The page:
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Panthers' Wells happy to be playing again
Austin Wells’ football career is going forward again.
At the same time, he’s come full circle.
“I was a Panther back in high school,” said Wells. “I’m back to being a Panther.”
Wells is now a senior tight end at Northern Iowa. During his high school days in Nebraska, he starred for the Norfolk Panthers. At UNI, he’s played in two games, starting one and splitting time at tight end with Darion Howard.
“It’s very satisfying,” said Wells, who’s caught two passes in 2011. “We rotate a lot. I’m just happy to be playing again and having a chance to be playing somewhere.”
When Wells wasn’t a Panther, he was a Maverick, and that’s where his football career stalled through no fault of his own.
The 6-foot-3, 255-pound Wells spent four years at Nebraska-Omaha. Following a redshirt season in 2007, he appeared in 29 games for the Mavericks and caught 35 passes.
Then, last March, Wells got a phone call from some friends. A story on the internet said UNO would drop its football and wrestling programs as part of a move to Division I. Eventually, Wells got an e-mail announcing a meeting. That’s where the official word came. Goodbye, UNO football. Hello … to what?’
“I had no idea,” said Wells. “I was just hoping to find a place to play football. I mean, I knew the rules. I would be able to play instead of sitting out a year. I was hoping someone would be willing to take me, being a senior and all.”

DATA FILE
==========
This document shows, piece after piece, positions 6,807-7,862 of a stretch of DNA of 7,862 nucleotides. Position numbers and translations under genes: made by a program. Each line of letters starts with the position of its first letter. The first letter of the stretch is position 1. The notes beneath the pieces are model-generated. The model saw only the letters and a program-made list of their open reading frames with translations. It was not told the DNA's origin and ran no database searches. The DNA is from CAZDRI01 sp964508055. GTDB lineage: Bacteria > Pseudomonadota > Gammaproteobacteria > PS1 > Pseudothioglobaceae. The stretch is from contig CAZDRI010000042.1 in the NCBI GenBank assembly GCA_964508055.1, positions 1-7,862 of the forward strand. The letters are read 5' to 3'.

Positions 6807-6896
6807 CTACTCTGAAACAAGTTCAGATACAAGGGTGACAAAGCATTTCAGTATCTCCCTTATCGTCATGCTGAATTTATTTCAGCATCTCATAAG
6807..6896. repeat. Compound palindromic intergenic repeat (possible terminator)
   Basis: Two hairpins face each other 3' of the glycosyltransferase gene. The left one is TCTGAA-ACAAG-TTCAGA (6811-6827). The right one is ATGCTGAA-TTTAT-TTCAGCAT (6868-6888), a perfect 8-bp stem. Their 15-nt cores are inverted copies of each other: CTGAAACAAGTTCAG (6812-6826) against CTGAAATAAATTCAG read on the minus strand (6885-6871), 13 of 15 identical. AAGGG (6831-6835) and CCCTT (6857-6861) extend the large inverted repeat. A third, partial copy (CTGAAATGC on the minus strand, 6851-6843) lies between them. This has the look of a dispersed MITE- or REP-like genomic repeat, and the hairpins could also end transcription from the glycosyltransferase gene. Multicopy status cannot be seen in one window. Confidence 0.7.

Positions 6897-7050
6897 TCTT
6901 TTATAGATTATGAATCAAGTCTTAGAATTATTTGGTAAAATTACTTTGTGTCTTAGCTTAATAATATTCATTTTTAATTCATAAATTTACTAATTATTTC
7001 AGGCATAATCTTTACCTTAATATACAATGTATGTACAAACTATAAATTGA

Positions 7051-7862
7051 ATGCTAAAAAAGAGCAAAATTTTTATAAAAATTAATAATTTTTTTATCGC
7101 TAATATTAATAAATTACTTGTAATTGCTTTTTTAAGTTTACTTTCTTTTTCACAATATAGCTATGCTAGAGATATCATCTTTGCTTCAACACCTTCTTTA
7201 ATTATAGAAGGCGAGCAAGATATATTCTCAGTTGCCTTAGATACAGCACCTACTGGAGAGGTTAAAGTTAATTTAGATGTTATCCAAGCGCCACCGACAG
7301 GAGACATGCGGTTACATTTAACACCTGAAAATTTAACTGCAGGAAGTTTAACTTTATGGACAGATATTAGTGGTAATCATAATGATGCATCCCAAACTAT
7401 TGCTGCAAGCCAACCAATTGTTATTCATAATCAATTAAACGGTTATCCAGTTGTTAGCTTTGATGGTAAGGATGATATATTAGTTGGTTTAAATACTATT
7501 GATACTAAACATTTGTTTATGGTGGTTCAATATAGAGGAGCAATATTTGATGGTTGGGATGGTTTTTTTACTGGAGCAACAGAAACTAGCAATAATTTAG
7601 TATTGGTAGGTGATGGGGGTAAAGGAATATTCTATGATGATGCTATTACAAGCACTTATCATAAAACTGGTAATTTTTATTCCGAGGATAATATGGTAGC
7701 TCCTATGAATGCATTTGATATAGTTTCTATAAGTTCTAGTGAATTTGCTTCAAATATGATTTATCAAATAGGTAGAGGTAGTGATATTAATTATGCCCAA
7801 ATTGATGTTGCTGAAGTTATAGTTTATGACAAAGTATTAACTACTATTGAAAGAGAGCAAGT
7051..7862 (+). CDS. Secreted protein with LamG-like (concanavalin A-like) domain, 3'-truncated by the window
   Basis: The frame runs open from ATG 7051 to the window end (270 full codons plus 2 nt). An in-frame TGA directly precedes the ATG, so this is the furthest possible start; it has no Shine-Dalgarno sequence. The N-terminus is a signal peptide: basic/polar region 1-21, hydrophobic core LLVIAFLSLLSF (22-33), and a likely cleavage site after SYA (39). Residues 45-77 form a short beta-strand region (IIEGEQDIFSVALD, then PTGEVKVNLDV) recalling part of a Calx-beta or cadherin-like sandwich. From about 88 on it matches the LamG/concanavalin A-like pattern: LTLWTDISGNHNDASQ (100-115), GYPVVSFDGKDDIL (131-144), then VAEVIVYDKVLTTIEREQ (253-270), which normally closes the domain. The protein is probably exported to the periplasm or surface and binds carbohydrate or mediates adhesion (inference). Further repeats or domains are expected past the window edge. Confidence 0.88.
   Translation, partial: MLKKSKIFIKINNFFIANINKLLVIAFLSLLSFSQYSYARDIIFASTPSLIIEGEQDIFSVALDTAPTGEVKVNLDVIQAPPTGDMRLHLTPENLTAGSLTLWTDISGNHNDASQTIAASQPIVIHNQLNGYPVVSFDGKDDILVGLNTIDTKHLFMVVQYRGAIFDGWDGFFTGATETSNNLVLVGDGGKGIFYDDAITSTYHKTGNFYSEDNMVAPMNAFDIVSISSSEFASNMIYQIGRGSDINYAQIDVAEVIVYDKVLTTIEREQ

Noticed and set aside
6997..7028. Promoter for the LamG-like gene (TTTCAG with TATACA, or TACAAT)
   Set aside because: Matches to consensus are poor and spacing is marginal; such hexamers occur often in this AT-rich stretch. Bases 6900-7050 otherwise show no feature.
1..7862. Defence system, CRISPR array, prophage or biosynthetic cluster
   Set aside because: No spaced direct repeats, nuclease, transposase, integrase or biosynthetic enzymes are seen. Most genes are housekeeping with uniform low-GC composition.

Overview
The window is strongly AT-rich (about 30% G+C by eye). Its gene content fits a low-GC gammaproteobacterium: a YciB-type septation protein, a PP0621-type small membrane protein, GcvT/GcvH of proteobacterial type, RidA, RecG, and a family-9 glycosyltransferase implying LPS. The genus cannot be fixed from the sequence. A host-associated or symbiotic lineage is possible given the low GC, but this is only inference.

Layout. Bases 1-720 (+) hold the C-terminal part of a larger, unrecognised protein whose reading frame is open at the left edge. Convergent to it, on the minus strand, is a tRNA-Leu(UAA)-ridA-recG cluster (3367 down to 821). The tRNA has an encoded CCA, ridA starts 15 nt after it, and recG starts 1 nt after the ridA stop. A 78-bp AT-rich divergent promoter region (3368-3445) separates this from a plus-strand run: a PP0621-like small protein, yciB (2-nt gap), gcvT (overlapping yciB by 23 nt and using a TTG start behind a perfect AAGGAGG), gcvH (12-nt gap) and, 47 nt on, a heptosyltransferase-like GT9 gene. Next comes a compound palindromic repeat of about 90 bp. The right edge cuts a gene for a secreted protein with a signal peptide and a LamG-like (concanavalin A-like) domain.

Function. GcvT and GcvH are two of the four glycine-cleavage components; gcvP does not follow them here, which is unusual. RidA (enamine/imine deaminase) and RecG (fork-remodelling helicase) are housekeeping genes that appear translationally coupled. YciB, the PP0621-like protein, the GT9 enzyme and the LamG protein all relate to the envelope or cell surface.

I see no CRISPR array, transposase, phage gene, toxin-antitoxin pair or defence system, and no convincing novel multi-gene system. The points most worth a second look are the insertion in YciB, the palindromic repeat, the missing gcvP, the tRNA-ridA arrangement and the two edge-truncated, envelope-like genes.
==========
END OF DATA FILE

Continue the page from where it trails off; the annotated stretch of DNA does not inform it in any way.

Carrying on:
That “someone” turned out to be head coach Mark Farley and UNI.
When the Panthers coaches heard that UNO football was over, they also went to the Internet, but as a recruiting tool. With Ryan Mahaffey and Schuylar Oort gone, they needed tight ends.
There was Wells, UNO’s second tight end behind Mike Higgins. Higgins went on to the NFL and New Orleans. Wells looked good to Farley.
“When we watched him on film, we saw a guy with a great attitude to be a tight end,” said Farley. “He was nasty and he was scrambling blocks. He had effort and he loves the game.”
Wells said he knew UNI had a traditionally strong Football Championship Subdivision program. He didn’t know about the absence of experienced tight ends.
After sorting through roughly 50 schools spread from Division II to FCS to the Football Bowl Subdivision, Wells opted for UNI. He arrived in May and went to work.
“I knew they were competing for a championship,” said Wells. “Me, being a senior, I wanted to compete for a championship somewhere. Basically, that was my main reasoning in coming here.
“I had to come in and prove myself even more than I did at my old school because I was one of their top guys. I had to come in here (at UNI) and play hard and earn my spot and see what happens.”
What happened was, the transition has been a smooth one, said Wells. Overall, UNI’s offense is similar to what UNO ran.
In several respects, life as a Panther has been better, he said.
“This team was a lot closer than what we had at UNO,” said Wells. “Everybody gets along, the (weight) lifting was amazing. Everything was pretty solid.”
And the same could be said about Wells himself, according to Farley.
“What sold it was, he’s mature,” said the UNI coach. “It was like bringing a senior into our program that wanted to be here. He came in and really got acquainted with our players. You gotta sell yourself to the players. Just by working side-by-side with them, he became friends with them.
“That’s why it was such a good transition. He fits our team and our personnel and fits the personality as well.”
By JIM SULLIVAN, Sioux City Journal